Winter canola, a little-known crop a decade ago, will be planted on 250,000 acres across the Southern Plains this fall, according to estimates from the Producers Cooperative Oil Mill in Oklahoma City, Oklahoma.
Preliminary planting reports by the USDA show nearly 20 percent of the canola acreage has been planted to date. To obtain crop insurance and to get the best stand possible, winter canola should be planted between September 10 and October 10 each fall, according to Gene Neuens, PCOM canola representative.
"More than 125,000 acres of canola were harvested in the Southern Plains this year," Neuens said. "We estimate 250,000 acres will be planted this fall to be harvested in spring, 2013.
"Recent rains in Kansas and northern Oklahoma have permitted farmers to plant canola. Although less rain has fallen in southern Oklahoma and north Texas, some farmers have started planting already."
Neuens reports a Haskell, Texas, farmer's canola is already up. In Kansas, Neuens expects 30, 000 to 35,000 acres of the crop will be planted, a significant increase.
Rains in northern Oklahoma gave farmers the green light to plant canola, he said. "A lot of that area has good surface moisture, but more rain is needed to allow the crop to extend its roots deeper into the soil."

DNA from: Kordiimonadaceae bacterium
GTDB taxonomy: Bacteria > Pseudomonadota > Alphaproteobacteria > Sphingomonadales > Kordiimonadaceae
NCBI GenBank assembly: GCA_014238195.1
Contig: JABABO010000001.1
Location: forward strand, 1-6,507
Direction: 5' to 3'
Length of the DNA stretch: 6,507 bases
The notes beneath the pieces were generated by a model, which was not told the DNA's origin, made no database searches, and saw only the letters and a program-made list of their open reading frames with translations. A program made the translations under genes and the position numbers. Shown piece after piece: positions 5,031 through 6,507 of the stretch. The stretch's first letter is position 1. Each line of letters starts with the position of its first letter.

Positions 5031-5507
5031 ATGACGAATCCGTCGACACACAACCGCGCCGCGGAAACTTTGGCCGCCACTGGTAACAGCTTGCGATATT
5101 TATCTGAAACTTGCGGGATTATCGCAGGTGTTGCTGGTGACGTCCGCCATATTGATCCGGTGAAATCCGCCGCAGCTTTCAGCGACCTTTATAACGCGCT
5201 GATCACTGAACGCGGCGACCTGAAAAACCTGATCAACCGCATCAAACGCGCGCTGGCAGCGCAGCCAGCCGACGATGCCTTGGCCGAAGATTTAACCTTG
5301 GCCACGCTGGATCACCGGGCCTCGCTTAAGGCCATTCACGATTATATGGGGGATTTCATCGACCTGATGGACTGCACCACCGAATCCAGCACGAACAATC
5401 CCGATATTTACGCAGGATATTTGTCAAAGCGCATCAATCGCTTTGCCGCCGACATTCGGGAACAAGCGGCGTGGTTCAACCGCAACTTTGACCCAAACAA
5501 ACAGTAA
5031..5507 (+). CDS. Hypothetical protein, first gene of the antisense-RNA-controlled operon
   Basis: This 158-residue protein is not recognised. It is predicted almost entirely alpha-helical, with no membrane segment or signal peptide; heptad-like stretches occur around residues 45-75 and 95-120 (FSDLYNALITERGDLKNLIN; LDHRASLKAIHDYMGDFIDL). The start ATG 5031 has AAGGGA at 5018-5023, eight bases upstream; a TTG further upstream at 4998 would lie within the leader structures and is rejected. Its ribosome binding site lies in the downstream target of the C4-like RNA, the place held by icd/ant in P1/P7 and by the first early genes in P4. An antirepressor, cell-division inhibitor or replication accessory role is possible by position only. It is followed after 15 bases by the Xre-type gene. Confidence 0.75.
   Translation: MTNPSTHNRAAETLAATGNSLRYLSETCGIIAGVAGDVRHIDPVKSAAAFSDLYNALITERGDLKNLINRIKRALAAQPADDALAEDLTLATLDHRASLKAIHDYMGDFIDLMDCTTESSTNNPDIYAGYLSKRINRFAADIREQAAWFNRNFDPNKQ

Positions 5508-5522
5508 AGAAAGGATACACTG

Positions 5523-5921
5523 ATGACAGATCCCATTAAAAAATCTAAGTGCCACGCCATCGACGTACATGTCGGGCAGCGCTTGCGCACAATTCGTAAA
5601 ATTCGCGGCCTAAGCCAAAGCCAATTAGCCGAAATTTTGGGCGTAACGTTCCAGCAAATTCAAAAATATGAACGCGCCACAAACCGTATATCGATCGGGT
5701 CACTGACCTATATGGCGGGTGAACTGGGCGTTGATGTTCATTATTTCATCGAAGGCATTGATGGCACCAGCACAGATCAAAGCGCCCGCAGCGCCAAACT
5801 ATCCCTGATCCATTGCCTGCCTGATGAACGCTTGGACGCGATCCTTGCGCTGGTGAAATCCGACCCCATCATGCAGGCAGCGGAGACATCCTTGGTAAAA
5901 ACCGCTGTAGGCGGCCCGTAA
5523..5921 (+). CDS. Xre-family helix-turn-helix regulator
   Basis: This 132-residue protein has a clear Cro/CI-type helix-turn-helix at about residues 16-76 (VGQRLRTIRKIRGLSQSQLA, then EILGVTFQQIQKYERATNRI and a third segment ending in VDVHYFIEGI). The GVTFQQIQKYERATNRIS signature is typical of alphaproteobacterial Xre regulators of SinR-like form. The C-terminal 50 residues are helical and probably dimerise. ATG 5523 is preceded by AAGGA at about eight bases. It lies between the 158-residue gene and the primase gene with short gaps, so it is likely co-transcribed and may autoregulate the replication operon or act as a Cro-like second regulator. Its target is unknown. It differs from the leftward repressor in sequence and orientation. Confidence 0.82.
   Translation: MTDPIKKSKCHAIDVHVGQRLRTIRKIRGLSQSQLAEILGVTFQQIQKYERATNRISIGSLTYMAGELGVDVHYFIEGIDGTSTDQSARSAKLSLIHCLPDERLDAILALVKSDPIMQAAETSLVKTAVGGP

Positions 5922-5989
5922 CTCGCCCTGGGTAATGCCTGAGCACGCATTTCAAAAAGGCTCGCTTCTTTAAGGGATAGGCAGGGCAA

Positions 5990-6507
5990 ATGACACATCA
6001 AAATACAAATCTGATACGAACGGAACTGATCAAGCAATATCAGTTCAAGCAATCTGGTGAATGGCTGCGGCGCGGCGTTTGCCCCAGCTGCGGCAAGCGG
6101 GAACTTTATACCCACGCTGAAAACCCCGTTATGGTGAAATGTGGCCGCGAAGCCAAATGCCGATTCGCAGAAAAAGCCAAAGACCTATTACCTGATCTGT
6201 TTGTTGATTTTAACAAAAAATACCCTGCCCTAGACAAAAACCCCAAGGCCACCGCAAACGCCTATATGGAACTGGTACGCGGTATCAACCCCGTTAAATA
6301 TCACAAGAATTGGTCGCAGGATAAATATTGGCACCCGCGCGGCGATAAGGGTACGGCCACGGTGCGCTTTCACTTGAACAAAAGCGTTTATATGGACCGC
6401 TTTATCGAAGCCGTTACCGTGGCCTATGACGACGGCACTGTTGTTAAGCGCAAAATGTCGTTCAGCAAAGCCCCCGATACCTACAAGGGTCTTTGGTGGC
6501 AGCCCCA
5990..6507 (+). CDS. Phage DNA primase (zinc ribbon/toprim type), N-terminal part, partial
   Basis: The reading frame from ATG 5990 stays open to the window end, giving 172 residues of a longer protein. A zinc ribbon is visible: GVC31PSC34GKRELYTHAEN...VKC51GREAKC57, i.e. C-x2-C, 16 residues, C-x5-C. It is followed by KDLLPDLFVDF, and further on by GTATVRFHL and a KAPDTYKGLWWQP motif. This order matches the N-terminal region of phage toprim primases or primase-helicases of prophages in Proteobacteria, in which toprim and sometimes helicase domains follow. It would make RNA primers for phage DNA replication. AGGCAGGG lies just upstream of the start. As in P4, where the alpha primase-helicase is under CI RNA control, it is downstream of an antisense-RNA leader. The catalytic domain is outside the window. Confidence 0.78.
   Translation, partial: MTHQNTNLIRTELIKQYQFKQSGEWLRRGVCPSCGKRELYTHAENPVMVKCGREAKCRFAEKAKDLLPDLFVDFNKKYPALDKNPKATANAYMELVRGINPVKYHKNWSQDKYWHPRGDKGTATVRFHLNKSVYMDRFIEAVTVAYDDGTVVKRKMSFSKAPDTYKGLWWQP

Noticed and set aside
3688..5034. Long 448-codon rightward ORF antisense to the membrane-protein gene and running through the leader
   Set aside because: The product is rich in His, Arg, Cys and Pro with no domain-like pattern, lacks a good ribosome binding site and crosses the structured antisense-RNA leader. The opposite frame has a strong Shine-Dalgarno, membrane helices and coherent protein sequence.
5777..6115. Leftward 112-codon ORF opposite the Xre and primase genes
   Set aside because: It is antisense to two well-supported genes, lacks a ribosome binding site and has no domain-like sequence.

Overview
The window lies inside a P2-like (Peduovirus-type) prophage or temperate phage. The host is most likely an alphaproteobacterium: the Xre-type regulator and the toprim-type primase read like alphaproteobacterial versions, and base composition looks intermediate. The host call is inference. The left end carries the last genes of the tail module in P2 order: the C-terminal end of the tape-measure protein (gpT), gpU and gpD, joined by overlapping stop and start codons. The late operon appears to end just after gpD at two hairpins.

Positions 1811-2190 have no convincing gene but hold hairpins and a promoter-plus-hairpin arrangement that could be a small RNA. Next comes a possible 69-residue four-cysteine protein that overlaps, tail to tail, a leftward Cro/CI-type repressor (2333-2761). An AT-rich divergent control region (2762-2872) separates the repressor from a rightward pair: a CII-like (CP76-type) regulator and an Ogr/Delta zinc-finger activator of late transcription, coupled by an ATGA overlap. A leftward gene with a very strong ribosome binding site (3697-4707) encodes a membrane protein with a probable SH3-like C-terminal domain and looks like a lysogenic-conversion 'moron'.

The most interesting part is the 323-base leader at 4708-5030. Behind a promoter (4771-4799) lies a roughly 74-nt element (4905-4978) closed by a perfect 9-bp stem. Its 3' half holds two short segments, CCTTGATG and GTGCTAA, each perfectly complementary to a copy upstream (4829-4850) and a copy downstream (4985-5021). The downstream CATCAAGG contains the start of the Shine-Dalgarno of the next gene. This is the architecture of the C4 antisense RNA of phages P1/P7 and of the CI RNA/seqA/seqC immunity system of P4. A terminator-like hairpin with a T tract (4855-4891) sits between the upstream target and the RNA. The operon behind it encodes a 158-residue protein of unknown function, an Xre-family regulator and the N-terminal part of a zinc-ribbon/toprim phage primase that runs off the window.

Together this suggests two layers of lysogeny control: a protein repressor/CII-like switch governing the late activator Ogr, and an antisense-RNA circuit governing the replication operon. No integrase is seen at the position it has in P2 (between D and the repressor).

Neuens reports more farmers are growing winter canola each year due to the educational programs conducted by Oklahoma State University agriculture specialists and agriculturists working for PCOM.
"Josh Bushong is the OSU Extension canola specialist. He and Heath Sanders, a former OSU Extension specialist who came to work for us at PCOM, work year-round with producers growing winter canola," he said.
Neuens said a lot of seed companies sold out their winter canola seed supplies this year. The harvested crop can be sold to local elevators, to PCOM and to Archer Daniels Midland, a company with a processing mill in Kansas.
Winter canola became a reality approximately eight years ago when Dr. Tom Peeper, an emeritus OSU weed scientist, began looking for a better method to control perennial weeds growing in winter wheat in the Southern Plains. Presence of the weed seeds, which were nearly impossible to control in continuously grown wheat, significantly dropped the price paid for the wheat.
Peeper found winter canola, originally a spring crop grown in Canada and the northern U.S., provided farmers with an effective weapon to reduce the presence of the weeds in the wheat.
Winter canola, unlike winter wheat, has a large taproot which helps the plant reach subsoil moisture. Completely different in plant and growing characteristics from wheat, canola is an effective option to help control weeds, Neuens said.
Prices paid for winter canola usually run more than $3 per bushel above prices paid for wheat.
For more information on canola production and growing contracts, contact Neuens at 405-232-7555 or firstname.lastname@example.org.